4. Although Ben has died many years before the events of the novel, his death continues to affect Frank, Diana, and Megan. Discuss how. How does Hyde make Ben’s continued presence felt in the Thompson household?

5. The last thing that Megan says to Diana is “have fun killing babies [pp. 19, 249]”. Why do you think that Megan chose to attack her mother in this way? Does Megan disagree with her mother’s decision to perform abortions?

6. Although Frank Thomson has been a prosecuting attorney for more than twenty years and should know better, he cleans his house while it is a crime scene. What are his possible reasons for doing this? What did you think about his decision to clean up?

7. When Megan is driving to her house after learning of her mother’s death, Hyde writes, “The Big Thing that they’d always lived under the shadow of had happened. It was real. It didn’t seem real, but it was” [p. 29]. Diana continued performing abortions despite the knowledge that doing so put her life at risk. What do you think motivated her decision to do so?

8. What do you think that Megan saw in Bill when she decided to date him? What do you think of Bill? Does your opinion change during the course of the novel?

9. Early into their relationship, Bill and Megan begin to have unprotected sex. Why do you think that Megan is so willing when she, of all people, should know better? Do you think that she is rebelling against her mother?

10. Diana continues to see Bill after he and Megan are no longer dating. What are her motivations for doing so? Why is it so important for Bill to keep in contact with Diana?

11. It seems like all of the characters in the novel have something to hide. How does this affect the investigation? In your opinion, who is hiding the most shocking secret?

12. Why does Huck hold a grudge against Frank Thompson? Is he justified in doing so? Does Huck’s grudge alter his conduct during the investigation?

13. Both Huck and Megan have much to lose by being in a relationship. Explain. Why do you think that they become involved? What do you think that they see in each other?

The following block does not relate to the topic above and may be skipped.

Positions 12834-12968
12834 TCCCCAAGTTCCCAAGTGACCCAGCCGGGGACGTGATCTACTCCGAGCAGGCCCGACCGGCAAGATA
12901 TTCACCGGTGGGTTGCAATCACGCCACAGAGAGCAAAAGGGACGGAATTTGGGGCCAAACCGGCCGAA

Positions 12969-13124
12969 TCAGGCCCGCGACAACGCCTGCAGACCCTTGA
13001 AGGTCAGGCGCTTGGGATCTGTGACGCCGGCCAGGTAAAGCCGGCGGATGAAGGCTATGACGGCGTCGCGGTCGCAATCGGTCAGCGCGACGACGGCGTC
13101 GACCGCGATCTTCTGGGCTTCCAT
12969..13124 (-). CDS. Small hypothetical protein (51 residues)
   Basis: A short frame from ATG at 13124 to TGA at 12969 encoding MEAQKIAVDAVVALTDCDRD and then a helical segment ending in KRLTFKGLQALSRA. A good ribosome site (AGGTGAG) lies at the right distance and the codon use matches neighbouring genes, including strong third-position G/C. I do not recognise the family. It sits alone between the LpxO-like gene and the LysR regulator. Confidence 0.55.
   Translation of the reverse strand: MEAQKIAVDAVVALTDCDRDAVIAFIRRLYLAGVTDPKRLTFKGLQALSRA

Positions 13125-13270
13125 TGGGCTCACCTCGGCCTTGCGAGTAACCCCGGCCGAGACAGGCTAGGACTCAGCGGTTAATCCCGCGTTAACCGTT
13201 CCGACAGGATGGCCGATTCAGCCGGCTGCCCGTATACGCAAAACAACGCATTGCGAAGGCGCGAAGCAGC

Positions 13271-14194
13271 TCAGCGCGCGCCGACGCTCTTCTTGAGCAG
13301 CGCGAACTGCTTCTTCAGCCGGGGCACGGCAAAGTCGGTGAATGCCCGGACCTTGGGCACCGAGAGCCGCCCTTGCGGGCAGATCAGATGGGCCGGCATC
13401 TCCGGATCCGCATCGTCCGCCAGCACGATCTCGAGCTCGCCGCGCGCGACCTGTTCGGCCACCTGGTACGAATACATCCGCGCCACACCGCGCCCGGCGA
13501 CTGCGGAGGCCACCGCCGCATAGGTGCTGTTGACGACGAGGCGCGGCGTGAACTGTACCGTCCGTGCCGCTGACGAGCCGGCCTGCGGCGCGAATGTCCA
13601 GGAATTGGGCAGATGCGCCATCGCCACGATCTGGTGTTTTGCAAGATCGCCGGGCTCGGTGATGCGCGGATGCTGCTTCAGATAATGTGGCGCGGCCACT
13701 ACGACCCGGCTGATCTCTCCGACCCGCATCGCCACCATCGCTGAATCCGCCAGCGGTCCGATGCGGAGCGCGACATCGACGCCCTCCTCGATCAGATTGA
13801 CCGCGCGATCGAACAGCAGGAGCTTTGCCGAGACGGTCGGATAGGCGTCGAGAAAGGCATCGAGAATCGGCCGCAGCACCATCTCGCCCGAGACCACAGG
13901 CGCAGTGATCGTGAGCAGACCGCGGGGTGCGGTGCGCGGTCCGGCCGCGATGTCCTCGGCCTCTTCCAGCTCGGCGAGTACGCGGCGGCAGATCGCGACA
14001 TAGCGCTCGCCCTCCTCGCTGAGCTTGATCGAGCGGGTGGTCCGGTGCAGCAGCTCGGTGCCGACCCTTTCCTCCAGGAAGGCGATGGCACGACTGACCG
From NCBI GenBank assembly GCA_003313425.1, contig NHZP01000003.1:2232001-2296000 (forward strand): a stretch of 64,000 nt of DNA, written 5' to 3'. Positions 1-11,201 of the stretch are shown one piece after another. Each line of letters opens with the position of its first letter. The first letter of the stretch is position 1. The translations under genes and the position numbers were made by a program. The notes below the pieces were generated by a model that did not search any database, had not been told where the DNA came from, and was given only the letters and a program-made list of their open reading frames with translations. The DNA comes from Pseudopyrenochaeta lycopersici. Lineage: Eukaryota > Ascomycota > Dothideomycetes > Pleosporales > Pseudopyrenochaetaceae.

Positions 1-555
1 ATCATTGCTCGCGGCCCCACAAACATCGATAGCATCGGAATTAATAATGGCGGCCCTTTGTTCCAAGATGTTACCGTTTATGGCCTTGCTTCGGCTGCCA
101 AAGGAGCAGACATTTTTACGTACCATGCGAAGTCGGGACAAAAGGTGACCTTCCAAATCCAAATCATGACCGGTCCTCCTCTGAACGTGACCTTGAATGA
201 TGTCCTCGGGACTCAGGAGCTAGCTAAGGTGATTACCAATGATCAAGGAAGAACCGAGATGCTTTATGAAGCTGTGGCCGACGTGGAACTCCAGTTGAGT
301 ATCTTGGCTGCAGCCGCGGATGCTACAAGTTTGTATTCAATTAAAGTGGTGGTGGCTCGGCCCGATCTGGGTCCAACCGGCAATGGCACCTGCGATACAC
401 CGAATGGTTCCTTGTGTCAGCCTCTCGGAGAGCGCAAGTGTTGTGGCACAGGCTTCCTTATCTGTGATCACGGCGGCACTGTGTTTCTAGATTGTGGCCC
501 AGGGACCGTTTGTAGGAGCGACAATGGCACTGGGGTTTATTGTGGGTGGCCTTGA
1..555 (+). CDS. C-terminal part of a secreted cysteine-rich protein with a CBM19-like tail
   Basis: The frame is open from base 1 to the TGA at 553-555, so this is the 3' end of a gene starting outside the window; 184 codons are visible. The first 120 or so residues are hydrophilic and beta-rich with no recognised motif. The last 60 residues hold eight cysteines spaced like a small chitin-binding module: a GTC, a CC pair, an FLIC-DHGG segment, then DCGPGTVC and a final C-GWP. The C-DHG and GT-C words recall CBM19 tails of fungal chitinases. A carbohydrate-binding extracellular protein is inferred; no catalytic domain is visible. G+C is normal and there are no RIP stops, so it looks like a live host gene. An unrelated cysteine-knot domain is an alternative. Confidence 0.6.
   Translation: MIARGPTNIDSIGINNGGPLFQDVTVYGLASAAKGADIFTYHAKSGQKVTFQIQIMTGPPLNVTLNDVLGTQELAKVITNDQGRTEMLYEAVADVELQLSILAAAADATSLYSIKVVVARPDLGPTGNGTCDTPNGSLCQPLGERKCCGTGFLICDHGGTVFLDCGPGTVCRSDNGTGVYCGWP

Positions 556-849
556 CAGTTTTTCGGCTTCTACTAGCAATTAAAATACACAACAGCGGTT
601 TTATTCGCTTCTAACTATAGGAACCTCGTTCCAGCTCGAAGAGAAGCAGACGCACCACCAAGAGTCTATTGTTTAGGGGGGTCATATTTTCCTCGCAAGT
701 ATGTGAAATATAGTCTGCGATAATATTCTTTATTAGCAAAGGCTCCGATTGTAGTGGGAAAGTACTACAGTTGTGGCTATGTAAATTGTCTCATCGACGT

14. Discuss Huck’s relationship with Carolyn. How did they end up together? Were you surprised when their relationship ended? Why or why not?

15. When we first encounter Megan, she’s on drugs and has just had a juvenile fight with her mother. How much does she grow during the course of the novel? Is this the direct result of her mother’s death, or are there other reasons as well? What are they?

16. Many of the characters in the novel end up making gross miscalculations. Discuss what some of these miscalculations are. In your opinion, which one ranks the worst? Why?

17. Were you able to figure out who killed Diana? What were the clues that lead you to this discovery? How did the motives of each of the suspects compare throughout the book?

18. Rose experiences pressure about her pregnancy from nearly everyone she knows. Why is her decision so significant to the other characters in the novel? What does she ultimately decide, and why?

19. While the issue of abortion certainly plays an important role in The Abortionist’s Daughter, Hyde addresses other hot button issues. What are they? Do you feel any differently about any of them after reading this book? How so?

Suggested Readings

Chris Bohjalian, Midwives; Anita Shreve, Light in Snow; Jody Picoult, My Sister’s Keeper; Dani Shapiro, Family History; Ann Packer, The Dive from Clausen’s Pier; Sue Miller, Lost in the Forest; Ayelet Waldman, Love and Other Impossible Pursuits